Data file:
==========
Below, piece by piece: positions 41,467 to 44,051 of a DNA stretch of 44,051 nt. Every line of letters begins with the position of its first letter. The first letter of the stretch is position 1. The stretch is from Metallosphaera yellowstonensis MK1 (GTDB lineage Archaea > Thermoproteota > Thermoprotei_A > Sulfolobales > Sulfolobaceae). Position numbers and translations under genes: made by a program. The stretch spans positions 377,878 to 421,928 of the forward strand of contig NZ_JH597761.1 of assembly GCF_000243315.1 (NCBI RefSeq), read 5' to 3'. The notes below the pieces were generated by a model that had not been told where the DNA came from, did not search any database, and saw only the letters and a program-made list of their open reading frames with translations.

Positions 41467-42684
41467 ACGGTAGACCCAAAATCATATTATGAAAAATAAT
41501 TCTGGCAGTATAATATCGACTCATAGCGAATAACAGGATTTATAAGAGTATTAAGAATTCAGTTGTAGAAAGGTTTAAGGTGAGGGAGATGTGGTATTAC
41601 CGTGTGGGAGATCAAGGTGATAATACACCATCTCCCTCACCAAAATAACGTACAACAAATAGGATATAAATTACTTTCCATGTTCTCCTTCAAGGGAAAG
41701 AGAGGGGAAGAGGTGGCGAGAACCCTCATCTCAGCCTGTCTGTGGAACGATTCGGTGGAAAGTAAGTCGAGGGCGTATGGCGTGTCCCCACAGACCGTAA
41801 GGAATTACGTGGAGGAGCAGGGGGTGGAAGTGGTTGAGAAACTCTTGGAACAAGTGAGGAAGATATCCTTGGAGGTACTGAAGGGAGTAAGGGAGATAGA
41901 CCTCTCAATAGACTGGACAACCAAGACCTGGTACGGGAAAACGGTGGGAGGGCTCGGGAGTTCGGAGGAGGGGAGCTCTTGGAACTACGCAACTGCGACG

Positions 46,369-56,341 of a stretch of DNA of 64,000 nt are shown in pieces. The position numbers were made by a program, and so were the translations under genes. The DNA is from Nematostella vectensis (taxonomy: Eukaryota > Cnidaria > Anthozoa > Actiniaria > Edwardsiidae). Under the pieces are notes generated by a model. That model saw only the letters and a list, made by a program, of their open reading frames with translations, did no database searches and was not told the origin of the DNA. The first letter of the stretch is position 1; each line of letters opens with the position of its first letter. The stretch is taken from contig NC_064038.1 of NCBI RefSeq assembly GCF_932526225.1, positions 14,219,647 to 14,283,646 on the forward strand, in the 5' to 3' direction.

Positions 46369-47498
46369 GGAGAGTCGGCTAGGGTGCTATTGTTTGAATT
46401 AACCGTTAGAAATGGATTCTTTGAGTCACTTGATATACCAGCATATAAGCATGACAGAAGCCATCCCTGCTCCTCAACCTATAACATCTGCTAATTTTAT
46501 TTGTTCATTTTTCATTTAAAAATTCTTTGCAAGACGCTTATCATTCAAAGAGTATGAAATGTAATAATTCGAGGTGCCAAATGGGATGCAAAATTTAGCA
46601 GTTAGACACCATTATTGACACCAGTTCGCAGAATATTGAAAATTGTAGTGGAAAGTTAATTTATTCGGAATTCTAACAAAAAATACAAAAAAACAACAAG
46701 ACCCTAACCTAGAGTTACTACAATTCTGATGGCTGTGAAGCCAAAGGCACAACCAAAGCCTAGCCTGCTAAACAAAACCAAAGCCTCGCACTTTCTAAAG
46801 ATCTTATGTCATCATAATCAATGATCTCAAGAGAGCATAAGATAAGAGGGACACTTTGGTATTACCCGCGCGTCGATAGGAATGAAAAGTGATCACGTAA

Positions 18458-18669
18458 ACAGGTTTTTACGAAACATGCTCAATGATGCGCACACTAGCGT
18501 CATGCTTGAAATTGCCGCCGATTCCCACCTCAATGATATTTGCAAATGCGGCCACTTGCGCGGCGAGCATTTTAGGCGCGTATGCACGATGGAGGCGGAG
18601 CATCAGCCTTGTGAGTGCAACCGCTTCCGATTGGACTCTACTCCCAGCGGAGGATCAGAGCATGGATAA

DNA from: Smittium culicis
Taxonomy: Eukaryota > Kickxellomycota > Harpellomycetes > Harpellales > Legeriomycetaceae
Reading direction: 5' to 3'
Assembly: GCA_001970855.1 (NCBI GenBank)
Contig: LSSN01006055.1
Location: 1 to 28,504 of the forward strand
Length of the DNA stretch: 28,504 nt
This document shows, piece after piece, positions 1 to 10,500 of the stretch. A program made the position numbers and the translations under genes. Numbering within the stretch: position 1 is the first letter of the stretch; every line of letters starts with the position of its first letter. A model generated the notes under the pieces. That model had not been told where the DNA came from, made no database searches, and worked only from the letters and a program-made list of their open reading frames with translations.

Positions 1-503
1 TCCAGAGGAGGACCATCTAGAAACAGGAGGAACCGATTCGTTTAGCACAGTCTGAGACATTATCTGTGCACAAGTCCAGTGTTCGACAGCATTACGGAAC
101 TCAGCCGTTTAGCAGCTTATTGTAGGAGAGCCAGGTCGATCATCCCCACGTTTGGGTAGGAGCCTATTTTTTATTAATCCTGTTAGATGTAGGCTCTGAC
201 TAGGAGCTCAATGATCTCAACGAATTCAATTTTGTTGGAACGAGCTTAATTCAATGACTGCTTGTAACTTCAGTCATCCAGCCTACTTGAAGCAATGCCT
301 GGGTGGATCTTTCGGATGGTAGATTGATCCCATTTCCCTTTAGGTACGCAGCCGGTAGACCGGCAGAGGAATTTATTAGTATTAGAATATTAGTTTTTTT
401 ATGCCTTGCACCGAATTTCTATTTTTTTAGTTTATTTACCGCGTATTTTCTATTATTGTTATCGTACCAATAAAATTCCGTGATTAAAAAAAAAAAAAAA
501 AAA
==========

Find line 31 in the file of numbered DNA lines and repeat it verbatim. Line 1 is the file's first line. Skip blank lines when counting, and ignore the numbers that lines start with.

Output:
101 TCAGCCGTTTAGCAGCTTATTGTAGGAGAGCCAGGTCGATCATCCCCACGTTTGGGTAGGAGCCTATTTTTTATTAATCCTGTTAGATGTAGGCTCTGAC